The race was as tough as it was beautiful! At the start, at 5am I had the pleasure to meet Marco Olmo (a legend in this sport) and found myself "trapped" between the whole Salomon Team. Their presence was frightening but a part of me was looking forward to challenging myself against a bunch of pros. The RD started the countdown on the clock and we all disappeared in the early morning dark narrown streets of Limone. The air was crisp and very chilly but all we thought about was the adventure lying ahead.
|the start at 5am|
After reaching the top of the mountain, the trail gets "runnable" and in about couple of miles, passing a few runners ahead of me, I was able to get to the first checkpoint in a pretty unsettled state. I was fine but not really. It's hard to explain when the elevation plays tricks on you, especially when you're not very well trained in altitude. My legs didn't bother me but my head was about to explode and my ears whistling like a steaming kettle. My fingers were as thick as sausages to the point where I needed help to even grab a bar and put it in my pack. I knew this uncomfortable feeling would have been a constant companion for a good part of the race, or at least until the trail would start its descent towards Monaco. But we were still almost a 100K away... with lots of hope I left the check point and went on tackling the next section. Before heading down though we "ran" a section of trail that was pehaps the most dangerous of the whole race. About 300metres of pure climbing! If it wasn't for the two race organizers one at the bottom pointing up and one at the top of this cliff making sure people got there, I wouldn't have believed that it could be the right track. We had to climb this rocky face to get to the top of this mountain before reaching the Casterino valley. I was speechless, part of me felt anger and while hanging on those rocks I started swearing in disbilief trying not to look down. A sheer cliff 300-400metres deep was unfolding right underneath my feet. A slip and we would have fallen to sure death. It's all about perspective and by the time I reached the top I was in an exhilarated state of mind. It took me almost 20 minutes to "run" 300metres...but I was happy I made it all in one piece!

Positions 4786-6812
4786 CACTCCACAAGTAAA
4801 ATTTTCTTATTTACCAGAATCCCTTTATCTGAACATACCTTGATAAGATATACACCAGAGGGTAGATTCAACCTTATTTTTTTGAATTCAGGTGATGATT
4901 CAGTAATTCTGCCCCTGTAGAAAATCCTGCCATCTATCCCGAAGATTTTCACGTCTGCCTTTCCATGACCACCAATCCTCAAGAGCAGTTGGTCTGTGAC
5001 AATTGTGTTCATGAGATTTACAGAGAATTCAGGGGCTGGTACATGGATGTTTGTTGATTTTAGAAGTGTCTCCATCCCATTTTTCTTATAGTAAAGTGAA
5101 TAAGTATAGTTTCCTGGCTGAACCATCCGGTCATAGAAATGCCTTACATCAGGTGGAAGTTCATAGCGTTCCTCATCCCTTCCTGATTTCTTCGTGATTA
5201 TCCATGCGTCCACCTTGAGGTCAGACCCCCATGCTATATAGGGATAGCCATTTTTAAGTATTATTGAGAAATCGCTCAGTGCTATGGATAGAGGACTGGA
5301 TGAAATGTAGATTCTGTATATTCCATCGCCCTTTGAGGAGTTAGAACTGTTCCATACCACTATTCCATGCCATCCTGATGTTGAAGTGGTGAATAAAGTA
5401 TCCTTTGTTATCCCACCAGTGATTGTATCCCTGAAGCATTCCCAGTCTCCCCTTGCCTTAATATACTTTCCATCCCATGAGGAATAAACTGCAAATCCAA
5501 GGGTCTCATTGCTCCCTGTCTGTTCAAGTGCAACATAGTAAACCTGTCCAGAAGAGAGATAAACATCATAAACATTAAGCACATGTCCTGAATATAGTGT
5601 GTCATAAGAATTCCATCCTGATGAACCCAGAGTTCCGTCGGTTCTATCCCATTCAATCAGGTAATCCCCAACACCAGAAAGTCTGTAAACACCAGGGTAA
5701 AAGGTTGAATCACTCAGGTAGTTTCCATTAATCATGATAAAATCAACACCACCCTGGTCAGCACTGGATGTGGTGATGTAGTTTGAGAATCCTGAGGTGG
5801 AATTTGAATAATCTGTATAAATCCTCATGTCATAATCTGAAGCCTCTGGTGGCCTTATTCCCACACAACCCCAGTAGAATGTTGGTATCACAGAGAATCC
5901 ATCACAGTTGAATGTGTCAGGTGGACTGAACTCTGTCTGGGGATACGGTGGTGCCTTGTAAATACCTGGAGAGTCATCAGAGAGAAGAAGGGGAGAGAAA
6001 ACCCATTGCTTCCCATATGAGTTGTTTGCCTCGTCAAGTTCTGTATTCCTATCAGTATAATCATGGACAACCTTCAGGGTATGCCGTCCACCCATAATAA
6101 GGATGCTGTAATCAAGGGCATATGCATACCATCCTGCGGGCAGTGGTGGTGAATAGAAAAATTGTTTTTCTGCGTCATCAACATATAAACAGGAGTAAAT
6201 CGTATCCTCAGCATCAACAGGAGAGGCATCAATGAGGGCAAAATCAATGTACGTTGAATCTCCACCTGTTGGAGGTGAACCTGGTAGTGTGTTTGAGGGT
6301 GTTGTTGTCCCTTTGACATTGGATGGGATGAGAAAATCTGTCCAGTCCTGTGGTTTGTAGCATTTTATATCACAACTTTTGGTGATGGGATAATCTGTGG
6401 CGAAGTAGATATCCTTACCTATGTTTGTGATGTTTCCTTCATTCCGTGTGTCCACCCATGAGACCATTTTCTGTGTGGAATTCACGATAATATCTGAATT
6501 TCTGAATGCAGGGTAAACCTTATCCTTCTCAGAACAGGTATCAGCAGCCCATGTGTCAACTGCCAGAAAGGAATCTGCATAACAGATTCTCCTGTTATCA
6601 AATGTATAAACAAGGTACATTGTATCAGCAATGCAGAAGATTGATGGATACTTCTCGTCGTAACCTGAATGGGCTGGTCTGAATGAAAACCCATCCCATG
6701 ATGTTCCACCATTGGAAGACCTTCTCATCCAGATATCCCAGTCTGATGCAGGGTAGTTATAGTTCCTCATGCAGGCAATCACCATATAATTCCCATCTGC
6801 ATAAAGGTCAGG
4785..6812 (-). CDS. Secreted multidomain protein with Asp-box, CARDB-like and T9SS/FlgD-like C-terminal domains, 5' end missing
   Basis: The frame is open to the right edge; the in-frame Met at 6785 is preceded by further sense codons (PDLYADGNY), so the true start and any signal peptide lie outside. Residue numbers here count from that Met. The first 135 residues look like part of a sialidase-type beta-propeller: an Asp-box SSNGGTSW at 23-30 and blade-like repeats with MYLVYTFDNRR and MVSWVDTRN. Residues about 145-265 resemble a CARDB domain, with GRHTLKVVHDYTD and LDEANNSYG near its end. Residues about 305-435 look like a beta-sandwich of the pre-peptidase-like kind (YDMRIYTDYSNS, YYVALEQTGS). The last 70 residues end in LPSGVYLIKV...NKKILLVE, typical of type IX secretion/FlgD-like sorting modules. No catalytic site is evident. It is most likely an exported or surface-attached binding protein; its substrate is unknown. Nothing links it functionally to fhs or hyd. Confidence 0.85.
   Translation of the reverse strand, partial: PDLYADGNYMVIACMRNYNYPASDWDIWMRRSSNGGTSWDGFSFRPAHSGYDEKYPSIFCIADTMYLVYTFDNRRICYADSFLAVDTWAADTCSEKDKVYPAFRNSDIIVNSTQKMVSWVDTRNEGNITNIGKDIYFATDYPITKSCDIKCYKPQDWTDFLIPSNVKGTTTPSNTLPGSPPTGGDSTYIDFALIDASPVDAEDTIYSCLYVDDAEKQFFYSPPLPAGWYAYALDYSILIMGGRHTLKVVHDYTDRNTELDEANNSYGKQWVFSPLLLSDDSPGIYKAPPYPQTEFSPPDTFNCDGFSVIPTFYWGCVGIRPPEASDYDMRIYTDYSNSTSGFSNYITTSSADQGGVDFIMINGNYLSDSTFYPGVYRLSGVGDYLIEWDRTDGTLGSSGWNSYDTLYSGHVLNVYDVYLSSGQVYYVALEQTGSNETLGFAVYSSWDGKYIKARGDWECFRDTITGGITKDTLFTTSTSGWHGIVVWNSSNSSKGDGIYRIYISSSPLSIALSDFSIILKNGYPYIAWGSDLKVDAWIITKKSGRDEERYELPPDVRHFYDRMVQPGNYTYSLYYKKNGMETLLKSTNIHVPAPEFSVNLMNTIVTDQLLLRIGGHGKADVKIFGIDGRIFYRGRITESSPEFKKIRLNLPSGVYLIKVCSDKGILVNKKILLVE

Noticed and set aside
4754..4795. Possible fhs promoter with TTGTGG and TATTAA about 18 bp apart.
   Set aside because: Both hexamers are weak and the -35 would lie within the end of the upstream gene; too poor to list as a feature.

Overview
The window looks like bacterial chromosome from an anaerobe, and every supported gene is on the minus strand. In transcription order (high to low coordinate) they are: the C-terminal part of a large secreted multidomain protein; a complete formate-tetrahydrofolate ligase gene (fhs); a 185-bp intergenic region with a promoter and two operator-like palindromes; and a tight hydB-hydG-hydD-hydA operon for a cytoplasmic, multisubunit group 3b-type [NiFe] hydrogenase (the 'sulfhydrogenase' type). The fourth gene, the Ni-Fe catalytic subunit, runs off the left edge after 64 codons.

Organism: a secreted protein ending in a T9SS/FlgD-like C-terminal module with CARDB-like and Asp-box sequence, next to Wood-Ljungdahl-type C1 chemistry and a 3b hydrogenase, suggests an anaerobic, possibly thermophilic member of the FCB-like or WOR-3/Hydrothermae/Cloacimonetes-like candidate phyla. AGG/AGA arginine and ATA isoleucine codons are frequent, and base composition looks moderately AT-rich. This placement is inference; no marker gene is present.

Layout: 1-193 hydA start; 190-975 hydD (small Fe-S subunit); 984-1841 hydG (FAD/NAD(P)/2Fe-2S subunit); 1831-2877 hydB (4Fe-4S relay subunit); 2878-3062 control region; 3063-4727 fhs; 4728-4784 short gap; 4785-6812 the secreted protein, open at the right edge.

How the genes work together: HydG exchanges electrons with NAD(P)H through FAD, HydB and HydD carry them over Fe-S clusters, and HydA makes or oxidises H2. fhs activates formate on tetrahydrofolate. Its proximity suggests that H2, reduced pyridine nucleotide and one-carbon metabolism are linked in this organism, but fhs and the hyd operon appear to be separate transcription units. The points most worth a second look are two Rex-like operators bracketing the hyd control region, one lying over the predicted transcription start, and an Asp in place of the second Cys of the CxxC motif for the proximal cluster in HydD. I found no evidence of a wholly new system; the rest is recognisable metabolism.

At that point the Cro-Magnon reaches Casterino valley, a delightful cross-country ski centre and starting point for excursions into the Valley delle Meraviglie, famous for the thousands of prehistoric rock carvings. Further down, after having passed Lake Mesches, the trail passes Vallaura mine where zinc and argentiferous lead have been mined since the Bronze Age. A group of stone houses that bring to mind a Tibetan monastery, testify to the long history of the mine. Recently renovated, it houses the Neige et Merveilles ‘Refuge’. From there the trail heads to the Refuge des Merveilles and climbs to the highest point of the Grand Raid: Pas du Diable, the Devil’s Pass, 2537 m a.m.s.l. Opposite on the other side of the valley, Mount Bego rises mysteriously, the scared mountain, home to the God of Lightning. About 4500 years ago the inhabitants of the southern Alps climbed to the foot of this mountain to express their devotion in the form of thousands of rock carvings. This is perhaps the most beautiful part of the race. The true Alpine rocky cliffs and the trecerous trails took us to beautiful valleys clustered with little turcoise lakes. It was all like a dream... simply gorgeous! In the very first climb I was around many runners and it was all about the position trying to get ahead of someone elsee. Here it was different. Somehow, finding yourself lost in the nature always leaves me with feelings hard to discribe. No one in sight. Just a trail to follow, lots of rocks and an endless climb from 1.400m to over 2.500m till the top of the Devil's pass. I was alone, as far as my eyes could see, taking on this huge challenge. It's all between you and the mountain at this point, no one to distract you from your goal. It's a simple state of mind in which the excruciating physical pain was no longer part of the equation while a clear sense of peace sweeps you off your feet.